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Non-Operative Management of Cervical Radiculopathy Matthew R. Doyle, MS, ATC, LAT.

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Presentation on theme: "Non-Operative Management of Cervical Radiculopathy Matthew R. Doyle, MS, ATC, LAT."— Presentation transcript:

1 Non-Operative Management of Cervical Radiculopathy Matthew R. Doyle, MS, ATC, LAT

2 Why this topic?  Wrestling and Neck Injuries  In the past a lack of quality information on managing Cervical Radiculopathy (CR)

3 Goals  Update self, others on current evidence and best clinical practices  Paper with Clark, Rosenquist, McKinley  Discuss amongst colleagues, gain consensus for future cases at Iowa, multi-disciplinary approach

4 College Time Loss Injuries

5 Iowa Wrestling Cervical Disorders  August 2002 to current  56 total problems and cases  Minor= strains, sprains, facet syndrome, mechanical neck pain  10 caused time loss of greater than one week  9 cervical radiculopathy, one brachial plexus traction injury  3 cases to examine

6 Define the Problem  Neck Disorders  classification problems  Childs, 2004  SIMS by anatomy  List of diagnosis: facet syndromes, HNP, hard disc, soft disc, Mechanical neck pain, CR, neuropraxia, brachial plexopathy, spondylosis, jammed neck, stingers, myelopathy, Spinal Cord Neuropraxia  Focus today on cervical radiculopathy

7 Cervical Radiculopathy  Disease process marked by spinal or nerve root compression or irritation  Numbness, sensory and reflex deficits, or motor dysfunction in affected nerve root distribution  May be crossover between myotomes/dermatomes  Impingement may produce neck, upper trapezius, interscapular, shoulder girdle, and unilateral radiating arm pain Combination of above and changes in acute to chronic

8 Pathoanatomy  Inflammatory mediators, changes in vascular response, intraneural edema, hypoxia  Cervical spondylosis (70-75% of cases)  decreased disc height space, degenerative changes at uncovertebral and facet joints  Herniated nucleus pulposus (20-25%)  Tumors, infection

9 Clinical Diagnosis  No universally accepted criteria for the diagnosis of CR.  Wainner, 2000  Proposed guidelines to treat low back pain may be applied to neck pain and CR.  Carette, 2005  Match imaging to clinical signs

10 Cervical Radiculopathy  Clinical Diagnosis, unknown diagnostic accuracy  Can’t determine prognosis, risk factors, or effective interventions  Called for definitive diagnostic criteria and terms  Homogeneous groups  No evidence for any single intervention  Wainner, 2000  Literature review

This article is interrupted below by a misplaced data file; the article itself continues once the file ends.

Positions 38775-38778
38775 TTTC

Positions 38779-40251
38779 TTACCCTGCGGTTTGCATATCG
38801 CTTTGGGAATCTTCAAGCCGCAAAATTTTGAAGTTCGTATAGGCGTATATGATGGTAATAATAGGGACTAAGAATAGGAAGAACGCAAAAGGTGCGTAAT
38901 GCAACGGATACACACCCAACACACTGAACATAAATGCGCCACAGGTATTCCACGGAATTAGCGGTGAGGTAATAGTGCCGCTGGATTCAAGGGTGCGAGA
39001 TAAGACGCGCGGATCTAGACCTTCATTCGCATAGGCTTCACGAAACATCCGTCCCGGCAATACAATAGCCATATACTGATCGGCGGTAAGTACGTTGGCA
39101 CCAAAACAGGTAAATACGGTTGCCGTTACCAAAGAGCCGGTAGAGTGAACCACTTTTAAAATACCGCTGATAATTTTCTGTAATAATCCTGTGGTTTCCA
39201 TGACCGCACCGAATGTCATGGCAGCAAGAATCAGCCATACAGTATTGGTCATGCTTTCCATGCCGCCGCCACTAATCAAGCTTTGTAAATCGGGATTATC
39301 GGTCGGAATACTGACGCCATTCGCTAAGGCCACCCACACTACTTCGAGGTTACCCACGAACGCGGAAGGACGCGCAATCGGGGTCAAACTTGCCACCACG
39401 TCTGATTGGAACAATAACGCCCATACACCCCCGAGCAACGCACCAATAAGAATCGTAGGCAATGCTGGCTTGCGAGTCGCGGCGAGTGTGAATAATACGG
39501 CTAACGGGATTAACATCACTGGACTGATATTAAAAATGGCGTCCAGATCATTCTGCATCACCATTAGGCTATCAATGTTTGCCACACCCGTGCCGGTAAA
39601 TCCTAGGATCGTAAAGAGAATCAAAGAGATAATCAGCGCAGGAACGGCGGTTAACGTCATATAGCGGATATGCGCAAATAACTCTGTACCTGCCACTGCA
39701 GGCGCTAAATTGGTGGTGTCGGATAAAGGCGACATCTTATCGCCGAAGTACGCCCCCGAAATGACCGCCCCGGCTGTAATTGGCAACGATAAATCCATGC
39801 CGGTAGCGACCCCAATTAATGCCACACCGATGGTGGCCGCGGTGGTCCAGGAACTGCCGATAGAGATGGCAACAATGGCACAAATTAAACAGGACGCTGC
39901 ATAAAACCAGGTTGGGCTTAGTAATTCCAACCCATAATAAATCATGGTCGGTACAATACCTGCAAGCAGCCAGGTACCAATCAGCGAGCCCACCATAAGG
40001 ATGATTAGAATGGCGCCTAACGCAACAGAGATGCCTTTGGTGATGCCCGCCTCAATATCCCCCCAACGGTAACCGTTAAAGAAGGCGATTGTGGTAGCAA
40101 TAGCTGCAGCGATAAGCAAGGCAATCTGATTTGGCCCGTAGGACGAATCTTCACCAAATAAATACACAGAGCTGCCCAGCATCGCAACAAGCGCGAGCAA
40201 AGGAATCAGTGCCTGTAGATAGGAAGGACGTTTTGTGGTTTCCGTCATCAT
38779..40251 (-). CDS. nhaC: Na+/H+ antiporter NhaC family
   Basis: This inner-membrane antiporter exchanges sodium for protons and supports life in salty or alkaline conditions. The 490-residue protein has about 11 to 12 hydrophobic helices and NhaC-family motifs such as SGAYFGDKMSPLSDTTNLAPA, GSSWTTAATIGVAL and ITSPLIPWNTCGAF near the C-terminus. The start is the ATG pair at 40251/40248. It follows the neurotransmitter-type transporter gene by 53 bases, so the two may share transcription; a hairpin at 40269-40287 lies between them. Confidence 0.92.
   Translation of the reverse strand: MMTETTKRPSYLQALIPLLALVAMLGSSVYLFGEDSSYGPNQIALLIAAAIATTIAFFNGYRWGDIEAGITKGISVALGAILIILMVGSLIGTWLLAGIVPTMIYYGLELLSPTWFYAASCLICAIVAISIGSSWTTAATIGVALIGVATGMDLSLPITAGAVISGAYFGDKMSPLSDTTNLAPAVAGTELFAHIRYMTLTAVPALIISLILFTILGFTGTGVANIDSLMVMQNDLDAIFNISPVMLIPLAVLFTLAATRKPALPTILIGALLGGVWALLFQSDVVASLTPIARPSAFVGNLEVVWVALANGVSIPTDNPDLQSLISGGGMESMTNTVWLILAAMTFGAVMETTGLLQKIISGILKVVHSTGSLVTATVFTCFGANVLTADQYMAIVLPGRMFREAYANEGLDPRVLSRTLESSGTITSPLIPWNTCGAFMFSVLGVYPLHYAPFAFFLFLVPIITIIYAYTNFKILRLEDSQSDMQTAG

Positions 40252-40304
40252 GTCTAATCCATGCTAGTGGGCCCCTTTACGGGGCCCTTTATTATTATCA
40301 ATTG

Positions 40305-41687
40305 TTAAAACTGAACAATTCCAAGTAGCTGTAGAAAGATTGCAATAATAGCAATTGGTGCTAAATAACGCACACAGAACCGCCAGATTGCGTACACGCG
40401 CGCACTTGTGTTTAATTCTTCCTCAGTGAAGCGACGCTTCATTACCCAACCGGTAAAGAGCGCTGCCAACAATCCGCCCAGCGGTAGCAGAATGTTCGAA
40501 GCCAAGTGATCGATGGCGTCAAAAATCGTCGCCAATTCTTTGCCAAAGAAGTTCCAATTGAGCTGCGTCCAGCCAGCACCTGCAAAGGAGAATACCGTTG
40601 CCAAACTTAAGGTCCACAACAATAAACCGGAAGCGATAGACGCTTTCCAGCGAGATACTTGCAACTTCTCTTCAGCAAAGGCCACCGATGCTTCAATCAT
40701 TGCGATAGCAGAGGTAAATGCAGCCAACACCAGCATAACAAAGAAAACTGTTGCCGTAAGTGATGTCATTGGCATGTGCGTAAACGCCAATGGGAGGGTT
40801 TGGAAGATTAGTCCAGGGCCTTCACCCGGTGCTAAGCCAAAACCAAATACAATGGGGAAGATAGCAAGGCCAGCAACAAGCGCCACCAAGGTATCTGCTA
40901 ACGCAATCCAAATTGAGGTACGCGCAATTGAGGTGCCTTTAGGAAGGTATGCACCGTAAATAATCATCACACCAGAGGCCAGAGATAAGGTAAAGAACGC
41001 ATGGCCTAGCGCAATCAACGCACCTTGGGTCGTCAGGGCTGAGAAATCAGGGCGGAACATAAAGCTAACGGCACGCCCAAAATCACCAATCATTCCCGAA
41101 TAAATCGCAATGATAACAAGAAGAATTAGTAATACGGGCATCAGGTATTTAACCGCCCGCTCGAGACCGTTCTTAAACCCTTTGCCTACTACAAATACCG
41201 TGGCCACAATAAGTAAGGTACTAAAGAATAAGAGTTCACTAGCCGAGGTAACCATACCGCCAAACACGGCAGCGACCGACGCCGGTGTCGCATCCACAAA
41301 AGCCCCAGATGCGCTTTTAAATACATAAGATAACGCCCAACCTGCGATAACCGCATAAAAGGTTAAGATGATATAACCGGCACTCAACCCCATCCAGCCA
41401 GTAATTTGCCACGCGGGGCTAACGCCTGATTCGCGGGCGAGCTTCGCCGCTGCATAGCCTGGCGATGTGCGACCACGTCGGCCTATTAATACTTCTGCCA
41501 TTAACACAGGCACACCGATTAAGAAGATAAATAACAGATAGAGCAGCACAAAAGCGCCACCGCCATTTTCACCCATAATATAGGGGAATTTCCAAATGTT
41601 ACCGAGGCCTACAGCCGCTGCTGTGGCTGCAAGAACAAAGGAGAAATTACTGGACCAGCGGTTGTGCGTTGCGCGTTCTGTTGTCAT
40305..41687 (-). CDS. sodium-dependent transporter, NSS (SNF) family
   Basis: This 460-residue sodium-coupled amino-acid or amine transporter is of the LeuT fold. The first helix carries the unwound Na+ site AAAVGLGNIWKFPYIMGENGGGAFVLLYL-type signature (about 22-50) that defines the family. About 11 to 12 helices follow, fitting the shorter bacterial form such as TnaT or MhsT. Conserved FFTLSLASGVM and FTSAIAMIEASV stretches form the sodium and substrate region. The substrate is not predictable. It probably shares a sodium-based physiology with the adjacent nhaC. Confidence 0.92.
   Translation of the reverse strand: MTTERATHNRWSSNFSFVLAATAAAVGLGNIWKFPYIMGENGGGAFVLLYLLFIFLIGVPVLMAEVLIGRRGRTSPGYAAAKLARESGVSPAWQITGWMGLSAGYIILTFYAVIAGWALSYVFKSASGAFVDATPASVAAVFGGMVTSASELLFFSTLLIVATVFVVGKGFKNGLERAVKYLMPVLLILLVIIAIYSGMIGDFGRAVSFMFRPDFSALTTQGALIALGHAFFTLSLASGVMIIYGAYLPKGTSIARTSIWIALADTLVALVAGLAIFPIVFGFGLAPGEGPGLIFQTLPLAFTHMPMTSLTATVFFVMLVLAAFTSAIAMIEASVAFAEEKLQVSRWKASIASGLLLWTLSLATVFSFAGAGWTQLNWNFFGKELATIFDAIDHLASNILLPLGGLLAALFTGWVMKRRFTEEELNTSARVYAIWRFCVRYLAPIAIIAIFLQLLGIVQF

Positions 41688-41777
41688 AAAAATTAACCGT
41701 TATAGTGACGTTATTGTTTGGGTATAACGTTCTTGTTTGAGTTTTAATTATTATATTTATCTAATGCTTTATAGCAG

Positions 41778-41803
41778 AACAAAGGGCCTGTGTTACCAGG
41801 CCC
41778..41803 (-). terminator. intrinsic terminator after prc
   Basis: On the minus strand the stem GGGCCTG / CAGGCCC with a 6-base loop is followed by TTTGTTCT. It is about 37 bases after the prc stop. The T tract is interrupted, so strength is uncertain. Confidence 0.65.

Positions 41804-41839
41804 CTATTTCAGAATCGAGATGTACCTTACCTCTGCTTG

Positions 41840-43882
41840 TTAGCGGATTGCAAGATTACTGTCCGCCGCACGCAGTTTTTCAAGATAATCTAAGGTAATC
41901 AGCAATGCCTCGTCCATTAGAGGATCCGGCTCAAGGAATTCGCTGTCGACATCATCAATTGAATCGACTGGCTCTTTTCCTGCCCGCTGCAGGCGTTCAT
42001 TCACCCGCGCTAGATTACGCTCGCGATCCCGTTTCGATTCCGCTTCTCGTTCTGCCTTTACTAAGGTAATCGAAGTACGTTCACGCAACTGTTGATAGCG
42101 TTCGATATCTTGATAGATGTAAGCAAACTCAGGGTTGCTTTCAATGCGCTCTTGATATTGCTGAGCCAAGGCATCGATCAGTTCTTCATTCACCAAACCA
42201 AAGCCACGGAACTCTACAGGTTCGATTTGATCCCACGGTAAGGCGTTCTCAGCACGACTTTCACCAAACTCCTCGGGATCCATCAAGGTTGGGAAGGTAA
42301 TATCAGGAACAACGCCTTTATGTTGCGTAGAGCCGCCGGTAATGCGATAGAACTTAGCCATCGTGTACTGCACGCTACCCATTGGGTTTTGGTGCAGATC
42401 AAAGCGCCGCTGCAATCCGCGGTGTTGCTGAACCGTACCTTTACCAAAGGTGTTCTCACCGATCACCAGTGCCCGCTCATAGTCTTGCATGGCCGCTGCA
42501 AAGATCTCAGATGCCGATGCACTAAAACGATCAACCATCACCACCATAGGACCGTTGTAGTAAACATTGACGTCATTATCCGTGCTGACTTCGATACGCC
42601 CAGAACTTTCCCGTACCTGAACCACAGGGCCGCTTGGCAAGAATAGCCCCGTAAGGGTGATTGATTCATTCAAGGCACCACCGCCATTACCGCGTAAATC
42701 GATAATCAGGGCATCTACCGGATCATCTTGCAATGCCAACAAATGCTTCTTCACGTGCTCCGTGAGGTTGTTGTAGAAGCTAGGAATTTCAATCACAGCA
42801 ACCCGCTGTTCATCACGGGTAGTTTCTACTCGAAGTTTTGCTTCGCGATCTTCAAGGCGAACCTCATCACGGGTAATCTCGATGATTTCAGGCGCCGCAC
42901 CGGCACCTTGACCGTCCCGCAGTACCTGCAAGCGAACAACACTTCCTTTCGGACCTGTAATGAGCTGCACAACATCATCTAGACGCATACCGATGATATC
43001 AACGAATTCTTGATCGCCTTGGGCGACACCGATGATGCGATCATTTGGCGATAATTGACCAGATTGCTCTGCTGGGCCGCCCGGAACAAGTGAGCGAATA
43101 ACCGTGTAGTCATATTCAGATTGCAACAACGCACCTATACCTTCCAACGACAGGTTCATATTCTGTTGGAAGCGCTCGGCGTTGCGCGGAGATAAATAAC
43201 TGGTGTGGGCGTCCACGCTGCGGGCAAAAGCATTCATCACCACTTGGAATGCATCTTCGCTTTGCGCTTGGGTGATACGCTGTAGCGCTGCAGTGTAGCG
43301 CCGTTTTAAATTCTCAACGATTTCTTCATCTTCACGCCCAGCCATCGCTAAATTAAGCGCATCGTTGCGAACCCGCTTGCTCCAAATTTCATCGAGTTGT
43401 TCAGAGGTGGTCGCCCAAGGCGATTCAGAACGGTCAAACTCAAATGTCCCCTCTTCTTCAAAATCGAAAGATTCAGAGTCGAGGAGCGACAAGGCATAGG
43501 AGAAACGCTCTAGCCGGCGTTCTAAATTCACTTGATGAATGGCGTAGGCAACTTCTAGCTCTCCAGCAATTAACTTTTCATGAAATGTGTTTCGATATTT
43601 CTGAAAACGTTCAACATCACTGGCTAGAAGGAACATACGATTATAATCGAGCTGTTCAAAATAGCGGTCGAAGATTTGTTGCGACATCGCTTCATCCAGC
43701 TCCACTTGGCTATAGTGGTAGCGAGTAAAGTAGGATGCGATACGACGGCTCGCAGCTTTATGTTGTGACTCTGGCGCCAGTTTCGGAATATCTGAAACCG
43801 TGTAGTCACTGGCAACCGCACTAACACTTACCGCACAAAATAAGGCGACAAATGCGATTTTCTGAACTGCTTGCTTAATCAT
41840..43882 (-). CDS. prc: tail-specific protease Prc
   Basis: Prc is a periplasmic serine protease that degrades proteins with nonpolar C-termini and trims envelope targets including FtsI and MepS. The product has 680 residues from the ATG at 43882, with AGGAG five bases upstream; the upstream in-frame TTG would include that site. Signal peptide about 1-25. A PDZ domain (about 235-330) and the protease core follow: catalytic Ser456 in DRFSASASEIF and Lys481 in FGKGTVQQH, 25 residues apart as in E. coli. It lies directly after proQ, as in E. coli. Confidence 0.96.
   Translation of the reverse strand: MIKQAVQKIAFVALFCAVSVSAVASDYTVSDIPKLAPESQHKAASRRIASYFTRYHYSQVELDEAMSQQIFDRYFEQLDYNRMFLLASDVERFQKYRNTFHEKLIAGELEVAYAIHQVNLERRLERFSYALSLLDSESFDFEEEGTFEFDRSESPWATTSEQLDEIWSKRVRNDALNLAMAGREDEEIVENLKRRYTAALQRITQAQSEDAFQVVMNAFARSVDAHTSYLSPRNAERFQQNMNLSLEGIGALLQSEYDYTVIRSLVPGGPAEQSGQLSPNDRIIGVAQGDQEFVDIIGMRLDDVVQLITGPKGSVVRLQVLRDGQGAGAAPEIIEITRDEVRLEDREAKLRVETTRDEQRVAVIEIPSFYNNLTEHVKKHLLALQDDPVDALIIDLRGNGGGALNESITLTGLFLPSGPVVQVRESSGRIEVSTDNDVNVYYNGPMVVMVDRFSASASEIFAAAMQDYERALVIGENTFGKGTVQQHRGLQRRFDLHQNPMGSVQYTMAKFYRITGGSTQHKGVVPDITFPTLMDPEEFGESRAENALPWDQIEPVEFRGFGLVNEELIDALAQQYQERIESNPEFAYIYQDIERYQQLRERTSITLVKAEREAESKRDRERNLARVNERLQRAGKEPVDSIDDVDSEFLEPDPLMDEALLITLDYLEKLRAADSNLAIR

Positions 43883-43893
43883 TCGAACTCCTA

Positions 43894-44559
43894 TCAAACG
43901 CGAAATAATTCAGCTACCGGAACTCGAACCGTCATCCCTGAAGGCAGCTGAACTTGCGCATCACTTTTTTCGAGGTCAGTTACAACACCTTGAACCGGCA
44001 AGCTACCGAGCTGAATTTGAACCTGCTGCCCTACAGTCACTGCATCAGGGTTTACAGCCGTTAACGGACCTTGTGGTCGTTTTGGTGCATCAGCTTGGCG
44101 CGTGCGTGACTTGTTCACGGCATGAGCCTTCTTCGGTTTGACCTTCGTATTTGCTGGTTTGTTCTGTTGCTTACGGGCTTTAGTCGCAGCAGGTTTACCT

11 Tx Cervical DDD  Pain generators, anatomical reference  Mechanical Neck Pain (facet and disc joint)  CR, myelopathy and stenosis  CR caused by disc herniations  Rest, immobilization, NSAIDS, traction, Physical Therapy  Narayan, 2001 and Zmurko, 2003

12 Rehabilitation  Phased progression for syndromes  Education, posture corrective exercises and stretching  Beazell, Magrum, 2003  Algorithm of progressive intervention  Nonspecific treatments  Included ESI, TENS, acupuncture  Saal, 1996

13 Clinical Prediction Rule  Test Item Cluster, 4 positive exam findings  Spurling, upper limb tension, cervical distraction tests  >60 deg rotation toward symptomatic side  Wainner, 2003

14 Multi-modal Treatment Approach  Case study of CR patients  Manual physical therapy  Cervical lateral glide mob in upper limb neurodynamic position  Mechanical intermittent cervical traction (ICT) (15 min)  18 lbs, 30 sec on and 12 lbs, 10 sec  Strengthening  Cervical Stabilization Exercises (deep neck flexor)  scapulothoracic strengthening  Screened in using CPR  Series suggests this tx approach may be appropriate for CR patients  Cleland, et al. 2005

15 Multi-modal Intervention Approach  Case series of CR patients  ICT, Thoracic thrust joint manipulation  Cervical stabilization exercises and ROM  Posture education  Used Clinical Prediction Rule  Possible that this approach can improve symptoms and functional outcomes  Waldrop, 2006

16 Multi-modal Intervention RCT, MNP patients w and w/o unilateral UE symptoms  Manual physical therapy targeted to impairments  Joint mobilization, thrust and non-thrust  Muscle energy  Stretching  Home exercise program, deep flexors and ROM  Outcomes support previous RCT w/ MNP  Walker, Boyles, et al. 2008

17 Treatment  Natural history, favorable prognosis long term  Non-operative Management is effective  Little high quality evidence on the best non- operative therapy for CR  Multimodal approach may alleviate symptoms